I do not recommend freezing Korean yellow daikon because in my experience it does mess with the texture rather than the flavor. The texture will become “limpy” and wilt.
Vegetables What is the difference between a daikon and a turnip?
Both the white daikon radish and turnip are cruciferous vegetables. Turnips are usually round like a small light bulb where a daikon radish can be very large, long, and stumpy. Turnips have a slightly milder peppery flavor while the radish have a slightly sweeter flavor. Both are similar in texture when consumed raw but when cooked, the radish turns translucent and soft while the turnips have a smooth creamier texture.
- Thinly slice. The thinner you slice the daikon radish, the quicker the brine will seep into the radish. However, if you have a few weeks and want to have a slightly longer storage life, I recommend not slicing the radish at all and slice only when you are ready to serve.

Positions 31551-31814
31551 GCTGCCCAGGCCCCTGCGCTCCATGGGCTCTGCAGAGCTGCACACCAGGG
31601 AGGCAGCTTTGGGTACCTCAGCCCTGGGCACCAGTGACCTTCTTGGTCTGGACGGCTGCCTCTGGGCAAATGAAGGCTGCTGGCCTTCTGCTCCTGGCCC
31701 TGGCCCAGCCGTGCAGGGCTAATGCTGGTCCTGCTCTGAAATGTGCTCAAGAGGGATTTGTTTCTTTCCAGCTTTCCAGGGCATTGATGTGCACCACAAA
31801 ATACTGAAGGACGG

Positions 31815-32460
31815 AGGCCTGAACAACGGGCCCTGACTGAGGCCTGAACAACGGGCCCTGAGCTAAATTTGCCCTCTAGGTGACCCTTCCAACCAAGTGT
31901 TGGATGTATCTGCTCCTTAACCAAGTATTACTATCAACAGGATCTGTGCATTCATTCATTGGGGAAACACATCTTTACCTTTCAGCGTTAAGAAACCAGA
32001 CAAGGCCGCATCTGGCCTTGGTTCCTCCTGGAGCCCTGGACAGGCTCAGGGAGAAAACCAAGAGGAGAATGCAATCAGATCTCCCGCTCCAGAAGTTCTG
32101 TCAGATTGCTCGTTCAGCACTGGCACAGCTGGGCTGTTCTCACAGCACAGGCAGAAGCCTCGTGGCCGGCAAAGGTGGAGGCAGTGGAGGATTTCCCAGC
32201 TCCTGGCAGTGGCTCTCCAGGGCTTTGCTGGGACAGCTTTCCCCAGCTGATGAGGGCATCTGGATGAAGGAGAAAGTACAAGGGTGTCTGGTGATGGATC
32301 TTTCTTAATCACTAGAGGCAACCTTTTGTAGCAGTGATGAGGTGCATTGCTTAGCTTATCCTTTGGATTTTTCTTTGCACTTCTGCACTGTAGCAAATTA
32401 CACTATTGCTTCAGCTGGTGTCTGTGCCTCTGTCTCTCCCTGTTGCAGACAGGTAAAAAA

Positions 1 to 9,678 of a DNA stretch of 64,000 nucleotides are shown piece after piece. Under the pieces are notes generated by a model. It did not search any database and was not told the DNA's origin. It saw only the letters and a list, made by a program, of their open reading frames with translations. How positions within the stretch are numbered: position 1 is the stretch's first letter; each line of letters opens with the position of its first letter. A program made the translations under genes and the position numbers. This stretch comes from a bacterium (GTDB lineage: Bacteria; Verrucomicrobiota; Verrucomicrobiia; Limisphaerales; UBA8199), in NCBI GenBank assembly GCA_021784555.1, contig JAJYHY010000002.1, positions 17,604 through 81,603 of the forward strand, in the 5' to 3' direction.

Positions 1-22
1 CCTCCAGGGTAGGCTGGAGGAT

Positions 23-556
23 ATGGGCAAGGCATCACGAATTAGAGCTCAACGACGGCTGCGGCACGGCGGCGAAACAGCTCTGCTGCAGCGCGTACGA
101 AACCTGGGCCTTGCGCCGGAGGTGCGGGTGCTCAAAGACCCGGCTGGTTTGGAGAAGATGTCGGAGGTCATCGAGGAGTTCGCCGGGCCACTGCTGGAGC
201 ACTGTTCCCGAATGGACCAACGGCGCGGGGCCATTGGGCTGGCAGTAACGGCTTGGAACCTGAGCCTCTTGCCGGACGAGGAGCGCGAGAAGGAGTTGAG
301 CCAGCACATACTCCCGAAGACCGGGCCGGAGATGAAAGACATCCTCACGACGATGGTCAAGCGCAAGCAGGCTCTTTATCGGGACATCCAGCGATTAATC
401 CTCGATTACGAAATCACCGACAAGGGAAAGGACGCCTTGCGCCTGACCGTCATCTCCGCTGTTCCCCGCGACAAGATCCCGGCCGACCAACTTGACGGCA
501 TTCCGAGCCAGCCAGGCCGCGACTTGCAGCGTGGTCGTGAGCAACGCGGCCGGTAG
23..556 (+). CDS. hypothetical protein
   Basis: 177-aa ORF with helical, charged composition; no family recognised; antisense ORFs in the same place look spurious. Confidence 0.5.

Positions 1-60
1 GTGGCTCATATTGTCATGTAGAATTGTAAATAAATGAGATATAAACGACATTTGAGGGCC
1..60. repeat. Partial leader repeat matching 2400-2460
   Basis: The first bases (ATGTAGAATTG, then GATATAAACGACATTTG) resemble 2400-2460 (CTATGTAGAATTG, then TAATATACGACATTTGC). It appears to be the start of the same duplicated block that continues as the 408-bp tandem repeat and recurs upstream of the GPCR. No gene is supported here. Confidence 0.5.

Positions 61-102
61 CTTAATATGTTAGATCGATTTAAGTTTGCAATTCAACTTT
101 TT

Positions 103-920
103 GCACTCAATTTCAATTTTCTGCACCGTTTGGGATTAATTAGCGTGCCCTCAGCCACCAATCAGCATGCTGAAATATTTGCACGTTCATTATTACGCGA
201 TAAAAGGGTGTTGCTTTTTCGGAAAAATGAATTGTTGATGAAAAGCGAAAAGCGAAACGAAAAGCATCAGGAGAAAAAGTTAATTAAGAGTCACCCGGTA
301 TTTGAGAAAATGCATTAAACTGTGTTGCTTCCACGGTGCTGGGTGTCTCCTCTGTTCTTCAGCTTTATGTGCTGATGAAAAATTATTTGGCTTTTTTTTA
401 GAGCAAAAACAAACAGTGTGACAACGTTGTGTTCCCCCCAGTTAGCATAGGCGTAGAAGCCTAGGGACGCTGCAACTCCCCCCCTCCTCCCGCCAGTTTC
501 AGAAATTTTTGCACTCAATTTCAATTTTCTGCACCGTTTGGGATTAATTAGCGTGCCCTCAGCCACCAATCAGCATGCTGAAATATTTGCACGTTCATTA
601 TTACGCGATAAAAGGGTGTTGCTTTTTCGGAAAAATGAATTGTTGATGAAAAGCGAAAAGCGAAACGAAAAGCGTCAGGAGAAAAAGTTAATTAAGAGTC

- Aromatics. It is not necessary to add the aromatics such as kombu, peppercorns and garlic, however, adding them will only enhance the flavors and give it another health boost.
- Rinse and Serve. It is not necessary but to cut back on the smell as well as the intensity of the briny flavor, I rinse the danmuji recipe and drizzle fresh rice vinegar when I am ready to serve.
KOREAN YELLOW RADISH RECIPECuisine: KoreanDifficulty: Easy
Korean yellow radish banchan (side dish) is a sweet and tangy recipe that makes for an easy compliment with rice! The cook time varies depending on how long you let it sit in the fridge.
1 lb (16 oz) – white daikon radish
1 ½ cup (355 ml) – water
1 cup (237 ml) – persimmon vinegar (or any rice vinegar)
¼ cup (57 g) – sugar
1 tbsp (17 g) – salt
½ tsp (1 g) – peppercorns (about 30 peppercorns)
½ tsp (1.59 g) – ground turmeric
3 cloves of garlic sliced